One of the unfortunate side-effects of my job is my new intolerance for preparing hot peppers.
A couple years ago I joined in the pepper frenzy of our state and bought a bushel of green chili peppers. For three hours that night I cleaned, seeded, and froze my peppers out of which I made rellenos and green chili sauce the rest of the year.
Then I went through Basic Training at the DOC Academy where I became certified to carry OC. That meant I had to enter an OC filled room and disperse my spray at the target. You’ll understand why I volunteered to be one of the first. Those who went last had to endure a higher concentration of the stuff. I passed. Then I became really sick. Besides a few embarrassing minutes, I didn’t think much of it.
It was chili season again. Again I faithfully drove out to one of the farms and picked up my bushel of fire roasted chilis. Not even a quarter of the way through, I had to put my bag in the refrigerator. Snot was pouring down my nose and I was tearing up like a baby. It took me four days to freeze my bushel. With my peppers safely in the freezer, I found myself reluctant to touch them for anything.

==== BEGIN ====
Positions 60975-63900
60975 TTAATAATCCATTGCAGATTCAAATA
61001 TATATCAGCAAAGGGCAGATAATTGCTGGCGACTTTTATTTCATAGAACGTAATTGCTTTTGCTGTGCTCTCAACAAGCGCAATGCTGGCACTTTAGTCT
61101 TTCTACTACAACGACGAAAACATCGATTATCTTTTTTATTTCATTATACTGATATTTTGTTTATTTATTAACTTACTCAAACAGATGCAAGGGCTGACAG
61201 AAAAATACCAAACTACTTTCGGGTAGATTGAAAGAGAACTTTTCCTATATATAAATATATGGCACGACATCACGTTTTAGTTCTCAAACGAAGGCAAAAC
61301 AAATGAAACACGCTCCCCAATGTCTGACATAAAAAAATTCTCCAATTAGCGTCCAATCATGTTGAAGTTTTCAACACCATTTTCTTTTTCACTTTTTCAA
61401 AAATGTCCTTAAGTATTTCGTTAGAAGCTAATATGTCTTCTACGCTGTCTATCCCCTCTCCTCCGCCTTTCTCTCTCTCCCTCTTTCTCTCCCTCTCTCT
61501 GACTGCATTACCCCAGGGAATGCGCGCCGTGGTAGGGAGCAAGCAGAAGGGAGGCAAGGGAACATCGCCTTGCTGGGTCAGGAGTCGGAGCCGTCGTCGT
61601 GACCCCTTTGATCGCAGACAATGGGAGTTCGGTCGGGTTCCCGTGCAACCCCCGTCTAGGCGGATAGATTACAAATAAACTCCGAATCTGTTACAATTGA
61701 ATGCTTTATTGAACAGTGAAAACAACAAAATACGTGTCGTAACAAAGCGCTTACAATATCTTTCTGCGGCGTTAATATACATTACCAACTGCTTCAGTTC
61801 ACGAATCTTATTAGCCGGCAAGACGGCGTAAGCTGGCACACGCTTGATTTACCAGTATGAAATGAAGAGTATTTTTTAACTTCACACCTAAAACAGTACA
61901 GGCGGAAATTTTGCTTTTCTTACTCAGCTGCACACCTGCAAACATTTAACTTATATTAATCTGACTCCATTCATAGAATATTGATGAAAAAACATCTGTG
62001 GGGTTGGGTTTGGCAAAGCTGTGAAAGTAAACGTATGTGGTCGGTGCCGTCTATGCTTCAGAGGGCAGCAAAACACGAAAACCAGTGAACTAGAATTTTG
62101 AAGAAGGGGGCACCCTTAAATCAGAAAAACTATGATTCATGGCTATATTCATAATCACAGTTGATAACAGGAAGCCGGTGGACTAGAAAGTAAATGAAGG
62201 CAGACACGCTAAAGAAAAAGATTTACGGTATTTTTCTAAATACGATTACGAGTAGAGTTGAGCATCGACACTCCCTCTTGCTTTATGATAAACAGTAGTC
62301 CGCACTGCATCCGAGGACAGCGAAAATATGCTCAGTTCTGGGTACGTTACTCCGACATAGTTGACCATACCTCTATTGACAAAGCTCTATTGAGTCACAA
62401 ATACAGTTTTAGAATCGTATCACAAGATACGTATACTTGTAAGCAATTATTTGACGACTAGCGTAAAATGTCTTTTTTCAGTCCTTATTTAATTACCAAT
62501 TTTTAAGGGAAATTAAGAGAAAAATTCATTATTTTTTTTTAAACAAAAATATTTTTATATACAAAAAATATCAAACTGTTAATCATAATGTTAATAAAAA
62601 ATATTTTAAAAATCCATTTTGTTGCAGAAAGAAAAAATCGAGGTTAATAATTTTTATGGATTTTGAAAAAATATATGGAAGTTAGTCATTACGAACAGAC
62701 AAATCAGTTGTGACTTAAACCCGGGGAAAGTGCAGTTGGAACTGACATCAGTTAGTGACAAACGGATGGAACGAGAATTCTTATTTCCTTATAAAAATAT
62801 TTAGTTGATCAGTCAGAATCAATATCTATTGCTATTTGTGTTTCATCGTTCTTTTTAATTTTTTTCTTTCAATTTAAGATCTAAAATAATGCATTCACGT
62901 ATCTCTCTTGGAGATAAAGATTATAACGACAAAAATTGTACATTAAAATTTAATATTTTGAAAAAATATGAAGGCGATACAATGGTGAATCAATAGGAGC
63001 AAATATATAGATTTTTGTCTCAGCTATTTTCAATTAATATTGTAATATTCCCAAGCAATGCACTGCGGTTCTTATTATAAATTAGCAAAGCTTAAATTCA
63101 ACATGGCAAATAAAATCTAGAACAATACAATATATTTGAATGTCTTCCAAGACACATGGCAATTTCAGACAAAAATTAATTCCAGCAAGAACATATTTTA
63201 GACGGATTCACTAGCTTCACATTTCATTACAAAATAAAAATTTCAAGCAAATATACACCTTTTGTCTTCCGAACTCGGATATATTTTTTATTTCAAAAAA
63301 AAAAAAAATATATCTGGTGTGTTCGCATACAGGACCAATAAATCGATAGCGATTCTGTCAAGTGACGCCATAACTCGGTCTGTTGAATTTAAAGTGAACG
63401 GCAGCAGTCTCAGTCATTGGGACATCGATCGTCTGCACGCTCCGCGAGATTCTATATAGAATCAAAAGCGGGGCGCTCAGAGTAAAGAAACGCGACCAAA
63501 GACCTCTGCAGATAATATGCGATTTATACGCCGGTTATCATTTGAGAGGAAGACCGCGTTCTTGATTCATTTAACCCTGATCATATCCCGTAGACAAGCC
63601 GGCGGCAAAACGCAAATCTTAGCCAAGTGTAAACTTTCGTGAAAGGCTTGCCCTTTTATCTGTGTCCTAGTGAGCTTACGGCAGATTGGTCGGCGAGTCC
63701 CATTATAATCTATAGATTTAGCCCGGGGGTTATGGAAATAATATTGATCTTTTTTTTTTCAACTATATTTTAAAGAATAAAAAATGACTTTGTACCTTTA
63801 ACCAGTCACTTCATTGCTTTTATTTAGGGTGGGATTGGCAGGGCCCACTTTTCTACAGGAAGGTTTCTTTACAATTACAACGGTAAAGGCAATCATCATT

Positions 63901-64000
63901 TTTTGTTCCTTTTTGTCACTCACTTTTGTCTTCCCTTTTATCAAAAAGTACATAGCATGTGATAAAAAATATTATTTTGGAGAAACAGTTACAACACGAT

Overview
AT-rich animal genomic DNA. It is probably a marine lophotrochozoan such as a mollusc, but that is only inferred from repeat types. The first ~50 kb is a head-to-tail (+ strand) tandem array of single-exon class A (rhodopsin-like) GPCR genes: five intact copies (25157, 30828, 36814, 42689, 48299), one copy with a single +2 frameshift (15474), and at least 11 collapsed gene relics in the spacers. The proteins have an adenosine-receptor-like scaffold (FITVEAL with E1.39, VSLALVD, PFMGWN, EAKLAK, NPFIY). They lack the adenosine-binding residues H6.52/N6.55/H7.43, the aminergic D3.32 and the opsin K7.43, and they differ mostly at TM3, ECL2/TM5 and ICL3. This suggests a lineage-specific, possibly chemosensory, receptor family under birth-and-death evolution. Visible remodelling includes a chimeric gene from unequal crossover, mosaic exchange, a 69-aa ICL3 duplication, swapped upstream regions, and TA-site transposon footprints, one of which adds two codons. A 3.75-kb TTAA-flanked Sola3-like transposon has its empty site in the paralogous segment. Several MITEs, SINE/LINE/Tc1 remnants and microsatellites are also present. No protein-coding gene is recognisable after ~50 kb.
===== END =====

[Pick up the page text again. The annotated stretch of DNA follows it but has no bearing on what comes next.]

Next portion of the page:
At Thanksgiving, my mother-in-law assigned my brother-in-law to smoke a turkey. He’s never made any meat I didn’t devour, so I looked forward to the spicy, nontraditional recipe he brought with him. Then he made the brine which calls for a 1/4 C of dried pepper flakes in warm water. It didn’t take long before I was coughing like crazy, but it wasn’t until the entire house was doused with the effects of pepper in the air that he took the brine out in the garage.
I love chili peppers, and I am very sad as I look at my bags and bags of frozen peppers that I am reluctant to touch them now all due to a certification that took me less than a minute to complete.